Harlan's is a place that I'm sort of surprised I haven't talked about earlier. It's one of our favorite places to go for comfort food - breakfast or dinner. It's been an old stand-by in the Quad Cities for well over 50 years.
When U.S. Highway 6 was one of the main east-west roads through the nation, the Triangle Truckport was one of the busiest restaurants along the busy highway. Harlan Hagberg opened the Triangle in 1953 in, basically, a triangle that consisted of Highway 6 (later Kimberly Road), Hickory Grove (the main road into Davenport from Highway 6 at that time), and Fairmount Ave. (see map).
In 1960, a severe blizzard hit the Davenport area and a number of trucks were snow bound at or near the Triangle Truckport. A photographer for the Davenport Times, the forerunner of the Quad City Times, took this picture (click to enlarge) showing the tangled mess of trucks around the truck stop. Legend has it (mainly from Harlan's) the picture won a Pulitzer Prize for journalistic photography. But a quick check of former Pulitzer Prize winners doesn't turn up any indication of this picture winning any award. Still, it's a pretty impressive photo.
When Interstate 80 opened in 1962, the Triangle Truckport was located too far away from the super highway to have trucks stop in like they used to. So Harlan Hagberg changed it from a truck stop to a family restaurant and renamed it Harlan's Fine Foods. They continued their reputation of good, home-cooked meals at a fair price.
Over the years, the place expanded with little additions here and there to increase seating capacity. For a number of years, the Hagberg family lived above the restaurant. Eventually, they made the upstairs living quarters into office and warehouse space.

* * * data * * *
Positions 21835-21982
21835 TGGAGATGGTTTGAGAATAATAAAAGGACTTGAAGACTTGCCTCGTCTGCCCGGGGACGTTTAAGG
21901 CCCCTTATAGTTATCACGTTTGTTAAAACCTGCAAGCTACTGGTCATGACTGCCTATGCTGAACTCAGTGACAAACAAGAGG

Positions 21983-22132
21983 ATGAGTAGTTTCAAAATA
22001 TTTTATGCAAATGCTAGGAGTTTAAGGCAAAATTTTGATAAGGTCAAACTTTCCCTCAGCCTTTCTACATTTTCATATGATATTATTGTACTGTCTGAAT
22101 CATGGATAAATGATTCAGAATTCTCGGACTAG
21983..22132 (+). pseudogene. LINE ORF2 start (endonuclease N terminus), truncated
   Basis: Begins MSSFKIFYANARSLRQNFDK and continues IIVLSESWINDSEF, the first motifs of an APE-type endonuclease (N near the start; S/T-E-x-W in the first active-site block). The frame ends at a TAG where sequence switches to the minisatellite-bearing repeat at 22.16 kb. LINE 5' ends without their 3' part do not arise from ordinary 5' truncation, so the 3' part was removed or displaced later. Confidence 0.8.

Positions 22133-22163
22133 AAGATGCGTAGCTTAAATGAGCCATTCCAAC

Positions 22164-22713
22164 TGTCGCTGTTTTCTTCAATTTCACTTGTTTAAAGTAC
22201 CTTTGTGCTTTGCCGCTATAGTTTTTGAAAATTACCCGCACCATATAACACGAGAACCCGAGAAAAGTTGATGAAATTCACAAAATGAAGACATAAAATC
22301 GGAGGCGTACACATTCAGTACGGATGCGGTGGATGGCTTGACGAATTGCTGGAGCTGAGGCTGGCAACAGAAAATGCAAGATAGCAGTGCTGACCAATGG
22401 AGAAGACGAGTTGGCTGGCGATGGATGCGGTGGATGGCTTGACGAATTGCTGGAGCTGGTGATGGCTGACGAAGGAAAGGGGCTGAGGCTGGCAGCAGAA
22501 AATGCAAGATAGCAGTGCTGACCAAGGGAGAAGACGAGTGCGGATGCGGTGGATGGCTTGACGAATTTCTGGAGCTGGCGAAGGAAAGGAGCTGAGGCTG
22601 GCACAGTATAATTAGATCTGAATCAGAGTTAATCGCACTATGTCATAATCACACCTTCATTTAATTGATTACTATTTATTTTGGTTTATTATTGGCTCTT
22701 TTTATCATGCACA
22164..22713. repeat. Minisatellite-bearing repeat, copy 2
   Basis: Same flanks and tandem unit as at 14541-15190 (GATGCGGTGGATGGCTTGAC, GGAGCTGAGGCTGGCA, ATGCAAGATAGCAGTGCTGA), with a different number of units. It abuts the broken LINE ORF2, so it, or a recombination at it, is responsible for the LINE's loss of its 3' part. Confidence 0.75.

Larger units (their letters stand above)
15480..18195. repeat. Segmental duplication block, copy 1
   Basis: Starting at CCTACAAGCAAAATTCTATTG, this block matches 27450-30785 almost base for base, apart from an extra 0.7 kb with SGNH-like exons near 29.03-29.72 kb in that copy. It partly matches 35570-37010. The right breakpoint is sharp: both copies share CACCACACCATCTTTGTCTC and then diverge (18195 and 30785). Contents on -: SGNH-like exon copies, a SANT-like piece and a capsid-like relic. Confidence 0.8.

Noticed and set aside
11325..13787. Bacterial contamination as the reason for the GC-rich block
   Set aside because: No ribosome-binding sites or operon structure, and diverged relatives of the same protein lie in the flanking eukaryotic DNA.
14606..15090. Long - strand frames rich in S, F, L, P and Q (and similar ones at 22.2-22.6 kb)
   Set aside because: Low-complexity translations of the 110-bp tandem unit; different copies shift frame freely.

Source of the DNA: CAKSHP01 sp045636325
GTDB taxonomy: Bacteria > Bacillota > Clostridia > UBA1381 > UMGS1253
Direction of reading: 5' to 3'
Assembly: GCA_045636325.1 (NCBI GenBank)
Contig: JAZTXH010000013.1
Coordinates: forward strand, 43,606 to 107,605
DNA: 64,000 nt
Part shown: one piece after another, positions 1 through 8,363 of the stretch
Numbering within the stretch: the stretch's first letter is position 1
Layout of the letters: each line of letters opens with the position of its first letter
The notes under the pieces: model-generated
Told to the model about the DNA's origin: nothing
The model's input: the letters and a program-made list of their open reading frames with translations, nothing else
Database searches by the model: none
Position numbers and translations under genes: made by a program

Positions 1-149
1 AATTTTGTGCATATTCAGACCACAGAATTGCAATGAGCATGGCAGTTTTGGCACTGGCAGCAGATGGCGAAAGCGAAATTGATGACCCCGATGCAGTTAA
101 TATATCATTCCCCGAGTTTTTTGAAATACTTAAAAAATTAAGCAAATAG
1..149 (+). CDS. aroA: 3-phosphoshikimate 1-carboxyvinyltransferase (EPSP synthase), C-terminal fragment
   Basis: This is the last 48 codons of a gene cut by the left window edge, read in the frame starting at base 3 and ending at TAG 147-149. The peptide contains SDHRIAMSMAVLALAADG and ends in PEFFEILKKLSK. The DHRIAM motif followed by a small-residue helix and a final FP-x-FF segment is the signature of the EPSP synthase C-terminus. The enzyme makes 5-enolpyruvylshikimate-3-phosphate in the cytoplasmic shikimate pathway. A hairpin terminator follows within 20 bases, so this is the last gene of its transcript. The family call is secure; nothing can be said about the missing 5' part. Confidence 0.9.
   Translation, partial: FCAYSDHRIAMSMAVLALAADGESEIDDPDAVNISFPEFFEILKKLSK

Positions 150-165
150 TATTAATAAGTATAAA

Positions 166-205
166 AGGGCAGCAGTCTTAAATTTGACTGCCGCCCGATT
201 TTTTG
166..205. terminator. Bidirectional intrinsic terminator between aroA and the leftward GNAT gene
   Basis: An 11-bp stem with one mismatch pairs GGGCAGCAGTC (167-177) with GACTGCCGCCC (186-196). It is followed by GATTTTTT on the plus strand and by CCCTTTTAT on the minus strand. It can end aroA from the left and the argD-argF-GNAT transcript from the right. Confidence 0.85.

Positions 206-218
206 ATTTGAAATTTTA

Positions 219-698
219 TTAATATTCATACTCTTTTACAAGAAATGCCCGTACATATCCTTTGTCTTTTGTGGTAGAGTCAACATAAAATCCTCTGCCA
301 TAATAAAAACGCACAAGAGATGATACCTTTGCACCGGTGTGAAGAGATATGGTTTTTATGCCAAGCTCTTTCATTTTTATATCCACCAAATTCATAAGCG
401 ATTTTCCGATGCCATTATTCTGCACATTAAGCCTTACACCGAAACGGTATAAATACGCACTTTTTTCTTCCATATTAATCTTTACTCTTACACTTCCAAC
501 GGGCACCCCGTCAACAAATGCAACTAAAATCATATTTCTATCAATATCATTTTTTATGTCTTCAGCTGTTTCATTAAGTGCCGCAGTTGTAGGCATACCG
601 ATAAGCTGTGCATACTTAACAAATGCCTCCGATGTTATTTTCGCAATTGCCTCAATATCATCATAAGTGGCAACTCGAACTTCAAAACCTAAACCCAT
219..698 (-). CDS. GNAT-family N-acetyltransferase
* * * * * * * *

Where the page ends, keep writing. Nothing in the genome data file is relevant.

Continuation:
In 2000, Harlan's son, Jeff - who had taken over for his father a few years earlier - built a newer and bigger building just to the east of the existing restaurant. The move effectively tripled the capacity of the restaurant. With the move, they tore down the old restaurant and used the land for more parking.
And with the move, the biggest mistake they made was that they weren't prepared - staff-wise - for the large crowds that came to the new Harlan's for breakfast, lunch and dinner. Service and the food suffered for a while, but Jeff Hagberg got it figured out and the restaurant quickly became a better version of what it was before.
On nights that I don't feel like cooking and I'm in severe need of comfort food, we like to go out to Harlan's and get either a hot beef sandwich or a hot pork sandwich. It's a sandwich piled high with meat on white bread and served with a scoop of homemade mashed potatoes in between, then smothered with a rich beef or pork gravy. It's out of this world.
By the way, speaking of Harlan's potatoes - they do make all their potato dishes - mashed, hash browns, french fries, etc. - from real potatoes. They say they go through two tons of potatoes each week.
Cindy and I just went out there last night for dinner after running some late day errands. Both of us got hot beef sandwiches - I got a full order and Cindy got a half order. We both got salads - Cindy likes Harlan's homemade creamy garlic dressing and I like their Russian dressing.
Sometimes we'll get soup, as all their soups are homemade. They make a very good vegetable beef, along with good chili and chicken noodle soup.
They always have daily specials at Harlan's, along with a breakfast special through the week of a couple eggs, two pieces of bacon, toast, hash browns and coffee for $2.99. It's a good bargain and it really packs in the older crowd in the morning. But I do like their omelets and a side of homemade corned beef hash when I go for breakfast.
Prices at Harlan's are pretty reasonable - we got out of there last night with the hot beef sandwiches ($5.99 for a full - $4.49 for a half), two salads, and drinks for a tad over $20 bucks with tip.
Once they got rid of their growing pains after they moved to the new building about 7 years ago, Harlan's continues to serve some of the best comfort food I've had anywhere.